Resource | Nutrition Education
Grow It, Try It, Like It! Fun with Fruits and Vegetables at Family Child Care

This resource is designed to help Child and Adult Care Food Program operators provide garden-based nutrition education for children ages 3 through 5 years in family child care settings.

Resource | History
School Milk Programs

Fluid whole milk is an important component in an adequate diet, being one of the most important sources of calcium, and contributing substantially to the protein and vitamin A content of a meal. It is an important part of the Type A school lunch. In the 1965 survey on dietary levels of U.S. households, it was found that calcium and iron intakes were substantially below the recommended amounts in one fifth of the households. This was due principally to the low consumption of milk and milk products, vegetables, and fruits.

Resource | Webinars/Videos
CACFP Halftime Webinar: Identificar alimentos ricos en grano integral para el cacfp usando la lista de ingredientes

Este seminario web se enfoca en cómo los operadores del CACFP pueden usar la lista de ingredientes de un alimento para identificar alimentos ricos en grano integral para sus menús.

Resource | Technical Assistance & Guidance
Feeding Infants in the Child and Adult Care Food Program

This is a training tool for CACFP operators with infants discusses the infant meal pattern, developmental readiness, hunger and fullness signs, handling  breastmilk and infant formula, solid foods, what is creditable, and more.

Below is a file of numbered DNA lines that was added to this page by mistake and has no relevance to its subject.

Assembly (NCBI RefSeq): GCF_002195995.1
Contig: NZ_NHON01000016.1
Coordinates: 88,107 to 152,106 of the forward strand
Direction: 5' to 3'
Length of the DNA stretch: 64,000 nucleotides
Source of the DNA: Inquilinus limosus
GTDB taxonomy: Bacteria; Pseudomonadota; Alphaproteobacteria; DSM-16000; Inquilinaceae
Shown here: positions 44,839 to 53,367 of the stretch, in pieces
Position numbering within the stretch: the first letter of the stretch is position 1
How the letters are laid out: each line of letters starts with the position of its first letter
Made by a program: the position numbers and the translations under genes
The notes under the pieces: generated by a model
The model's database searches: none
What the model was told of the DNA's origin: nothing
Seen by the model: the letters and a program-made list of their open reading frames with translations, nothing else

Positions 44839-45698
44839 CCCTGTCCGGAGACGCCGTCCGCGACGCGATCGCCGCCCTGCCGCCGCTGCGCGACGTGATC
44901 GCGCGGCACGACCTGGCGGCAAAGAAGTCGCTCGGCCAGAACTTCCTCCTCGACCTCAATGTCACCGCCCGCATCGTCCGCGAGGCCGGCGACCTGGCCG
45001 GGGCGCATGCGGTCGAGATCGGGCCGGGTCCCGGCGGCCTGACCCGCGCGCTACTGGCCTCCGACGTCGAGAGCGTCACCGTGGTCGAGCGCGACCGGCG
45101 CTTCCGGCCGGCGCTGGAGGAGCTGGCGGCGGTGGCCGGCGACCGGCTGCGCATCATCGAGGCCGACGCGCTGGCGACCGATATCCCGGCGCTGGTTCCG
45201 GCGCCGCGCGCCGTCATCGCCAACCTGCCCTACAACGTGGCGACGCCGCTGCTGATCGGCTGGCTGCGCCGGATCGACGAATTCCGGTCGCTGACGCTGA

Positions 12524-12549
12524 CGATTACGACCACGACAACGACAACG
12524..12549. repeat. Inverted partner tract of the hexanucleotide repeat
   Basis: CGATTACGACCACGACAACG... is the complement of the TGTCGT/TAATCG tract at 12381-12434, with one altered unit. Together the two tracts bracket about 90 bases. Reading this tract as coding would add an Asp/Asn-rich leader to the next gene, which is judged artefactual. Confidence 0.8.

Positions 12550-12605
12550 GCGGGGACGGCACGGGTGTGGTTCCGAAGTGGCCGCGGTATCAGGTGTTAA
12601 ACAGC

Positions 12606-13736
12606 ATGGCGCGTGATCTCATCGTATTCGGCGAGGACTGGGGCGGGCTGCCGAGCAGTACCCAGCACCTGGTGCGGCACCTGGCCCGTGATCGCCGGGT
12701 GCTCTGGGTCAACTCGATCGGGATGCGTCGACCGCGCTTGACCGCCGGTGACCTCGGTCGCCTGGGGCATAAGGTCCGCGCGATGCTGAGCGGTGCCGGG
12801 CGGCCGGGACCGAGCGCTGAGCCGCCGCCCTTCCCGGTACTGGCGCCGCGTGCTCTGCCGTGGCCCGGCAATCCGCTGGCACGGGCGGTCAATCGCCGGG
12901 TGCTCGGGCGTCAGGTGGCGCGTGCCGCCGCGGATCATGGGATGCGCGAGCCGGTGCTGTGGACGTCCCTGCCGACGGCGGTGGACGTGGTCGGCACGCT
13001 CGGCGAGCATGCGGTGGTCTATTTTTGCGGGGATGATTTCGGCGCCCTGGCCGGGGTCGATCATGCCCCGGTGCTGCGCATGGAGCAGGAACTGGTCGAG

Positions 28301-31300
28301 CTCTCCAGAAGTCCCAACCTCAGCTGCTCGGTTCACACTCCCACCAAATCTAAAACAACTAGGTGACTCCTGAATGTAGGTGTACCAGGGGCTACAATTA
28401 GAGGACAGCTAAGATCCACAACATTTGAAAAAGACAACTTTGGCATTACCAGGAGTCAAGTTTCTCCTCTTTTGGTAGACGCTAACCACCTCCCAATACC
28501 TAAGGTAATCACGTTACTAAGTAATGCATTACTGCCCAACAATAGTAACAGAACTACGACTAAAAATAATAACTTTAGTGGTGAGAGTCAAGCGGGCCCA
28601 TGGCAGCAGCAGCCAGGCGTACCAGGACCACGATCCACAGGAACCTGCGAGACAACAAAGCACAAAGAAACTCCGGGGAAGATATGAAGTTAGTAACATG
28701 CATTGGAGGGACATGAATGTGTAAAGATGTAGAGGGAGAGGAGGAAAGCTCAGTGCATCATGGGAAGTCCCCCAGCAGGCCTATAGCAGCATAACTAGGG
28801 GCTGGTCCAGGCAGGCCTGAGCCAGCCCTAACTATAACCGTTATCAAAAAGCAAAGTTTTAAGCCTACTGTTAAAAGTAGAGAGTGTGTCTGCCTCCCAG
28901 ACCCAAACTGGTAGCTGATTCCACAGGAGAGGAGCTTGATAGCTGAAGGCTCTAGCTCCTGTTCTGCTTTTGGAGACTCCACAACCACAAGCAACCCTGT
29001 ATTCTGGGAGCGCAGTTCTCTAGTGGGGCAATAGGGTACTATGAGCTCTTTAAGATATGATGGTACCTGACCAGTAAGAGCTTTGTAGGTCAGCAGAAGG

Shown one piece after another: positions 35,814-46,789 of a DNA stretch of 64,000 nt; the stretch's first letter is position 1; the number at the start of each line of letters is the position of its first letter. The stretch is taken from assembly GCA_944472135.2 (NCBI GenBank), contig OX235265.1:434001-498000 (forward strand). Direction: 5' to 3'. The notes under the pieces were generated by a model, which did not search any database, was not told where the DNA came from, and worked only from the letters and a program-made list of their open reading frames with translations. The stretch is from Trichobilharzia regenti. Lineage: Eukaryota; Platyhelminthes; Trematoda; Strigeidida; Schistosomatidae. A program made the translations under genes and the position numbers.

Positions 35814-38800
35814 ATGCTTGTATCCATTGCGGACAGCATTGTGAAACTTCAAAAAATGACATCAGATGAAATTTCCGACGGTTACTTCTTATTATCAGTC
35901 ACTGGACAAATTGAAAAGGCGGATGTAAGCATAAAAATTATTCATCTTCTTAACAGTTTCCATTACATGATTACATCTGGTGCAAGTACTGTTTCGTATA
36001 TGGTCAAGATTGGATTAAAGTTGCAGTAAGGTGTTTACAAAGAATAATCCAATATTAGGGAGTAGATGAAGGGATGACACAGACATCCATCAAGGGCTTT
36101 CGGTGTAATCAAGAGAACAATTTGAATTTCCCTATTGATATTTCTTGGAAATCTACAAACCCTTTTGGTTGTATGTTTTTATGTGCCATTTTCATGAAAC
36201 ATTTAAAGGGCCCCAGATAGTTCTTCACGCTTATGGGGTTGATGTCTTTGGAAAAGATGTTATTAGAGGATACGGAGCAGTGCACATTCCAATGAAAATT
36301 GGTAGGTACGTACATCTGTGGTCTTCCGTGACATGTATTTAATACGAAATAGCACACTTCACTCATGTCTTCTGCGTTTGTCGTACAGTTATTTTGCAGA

Resource | Fact Sheets
National School Lunch Program (NSLP) Fact Sheet

The National School Lunch Program (NSLP) is a federally assisted meal program operating in public and nonprofit private schools and residential child care institutions. It provides nutritionally balanced, low-cost or no-cost lunches to children each school day. The program was established under the Richard B. Russell National School Lunch Act, signed into law by President Harry Truman in 1946.

Resource | FAQs/Q&As
School Meals - FAQs

School meals are required to meet specific nutrition standards to operate the school meals programs. The standards align school meals with the latest nutrition science and the real world circumstances of America’s schools.